Supreme Court as a Voting Issue
Dahlia Lithwick takes to the pages of FireDogLake to explain why, in her view, liberals are much less excited about the Supreme Court than conservatives:
My own impression, having covered the past two presidential elections is that most liberals simply don’t vote with the composition of the Supreme Court in mind at all, or that it ranks somewhere in their top 14 concerns, but rarely breaks into the top five. There is just no analogue on the political left for the focused, court-obsessed judge-watchers who populate the conservative base and holler “activist judge” every time a decision comes down with which they disagree.
I have some theories for why this is the case but look forward to yours: What the Supreme Court does is so removed from public life; the lag time between a court decision and its effects on the ground can be enormous; the court’s work is shrouded in jargon and secrecy; and despite the advancing years of the court’s liberal wing, it’s very hard to scare voters into caring about the Supreme Court with an election ad that warns:
Some justices may leave the court at some point soon. Some other justices may replace them and those new justices may decide some cases we don’t know about yet. And that might be bad for America.
The reason the conservative base is so very angry at the judiciary — decades of Republican appointees steadfastly but inexplicably refusing to overturn Roe v Wade — is the same reason liberals have become so complacent. We take new justices at their word that they won’t disturb settled precedent. We get sucked into the expert claims that the court decides too few cases (only 67 this term!) to really matter, or the characterization of those decisions as humble or narrow, even when many are nothing of the sort. We secretly believe that no matter who departs the court and who replaces them, the Warren-era achievements are somehow frozen in constitutional amber.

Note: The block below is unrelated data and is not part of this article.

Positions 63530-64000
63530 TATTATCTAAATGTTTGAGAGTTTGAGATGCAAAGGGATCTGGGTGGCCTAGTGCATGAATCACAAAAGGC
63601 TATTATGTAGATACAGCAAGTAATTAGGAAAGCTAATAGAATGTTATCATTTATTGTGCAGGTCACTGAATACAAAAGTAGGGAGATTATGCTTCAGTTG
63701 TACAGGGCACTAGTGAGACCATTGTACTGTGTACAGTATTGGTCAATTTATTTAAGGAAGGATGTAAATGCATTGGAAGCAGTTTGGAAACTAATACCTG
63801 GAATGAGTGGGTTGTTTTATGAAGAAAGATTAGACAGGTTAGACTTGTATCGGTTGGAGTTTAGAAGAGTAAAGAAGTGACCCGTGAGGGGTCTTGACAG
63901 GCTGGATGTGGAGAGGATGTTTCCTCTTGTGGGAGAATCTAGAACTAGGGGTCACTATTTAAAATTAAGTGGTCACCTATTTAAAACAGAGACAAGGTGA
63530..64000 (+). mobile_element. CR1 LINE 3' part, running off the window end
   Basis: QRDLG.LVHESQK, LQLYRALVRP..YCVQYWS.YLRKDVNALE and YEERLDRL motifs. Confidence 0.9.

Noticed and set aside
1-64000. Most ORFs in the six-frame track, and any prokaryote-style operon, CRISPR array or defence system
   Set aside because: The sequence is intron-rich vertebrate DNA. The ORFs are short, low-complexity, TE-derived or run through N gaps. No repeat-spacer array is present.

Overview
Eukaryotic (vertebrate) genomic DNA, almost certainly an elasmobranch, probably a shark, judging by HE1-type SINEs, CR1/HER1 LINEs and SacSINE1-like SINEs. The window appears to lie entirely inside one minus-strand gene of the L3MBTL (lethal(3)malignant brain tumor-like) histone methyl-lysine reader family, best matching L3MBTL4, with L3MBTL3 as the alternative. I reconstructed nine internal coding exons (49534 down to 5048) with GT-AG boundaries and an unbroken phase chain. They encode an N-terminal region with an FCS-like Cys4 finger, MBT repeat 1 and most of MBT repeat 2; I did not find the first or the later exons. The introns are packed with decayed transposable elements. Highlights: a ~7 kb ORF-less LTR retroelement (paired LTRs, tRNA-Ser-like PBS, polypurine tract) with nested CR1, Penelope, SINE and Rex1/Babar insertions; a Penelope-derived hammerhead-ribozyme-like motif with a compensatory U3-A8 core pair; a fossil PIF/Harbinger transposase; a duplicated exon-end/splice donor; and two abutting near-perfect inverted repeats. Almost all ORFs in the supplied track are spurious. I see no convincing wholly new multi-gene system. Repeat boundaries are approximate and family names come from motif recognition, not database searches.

That strikes me as more-or-less right. I’d add, though, that while the Court might be getting more ideologically conservative, the law and society isn’t. Beyond that, while Anthony Kennedy, the current “swing Justice,” is more conservative than his predecessor, Sandra Day O’Connor, centrist conservative judges tend to be extremely deferential to precedent.
There’s simply no analog to the great civil rights controversies of the 1950s and 1960s where the Supreme Court can force the hand of the culture. The closest thing is probably gay rights which, frankly, just isn’t that close.
Arguably, the most salient judicial “voting issue” for liberals is abortion. That issue reflects both the above trends well. Whatever Kennedy’s views on the merits of the Roe precedent, he now views it as settled law, meaning the arguments are now on the very margins of the debate (late term abortion, the precise point of “viability,” and the like). Further, even if, say, a John Paul Stevens were replaced by a Samuel Alito type — the furthest right Justice one can imagine a very Democratic Senate confirming — and they somehow decided to overturn Roe’s Constitutional right to abortion, we wouldn’t return to anything like a pre-Roe status quo.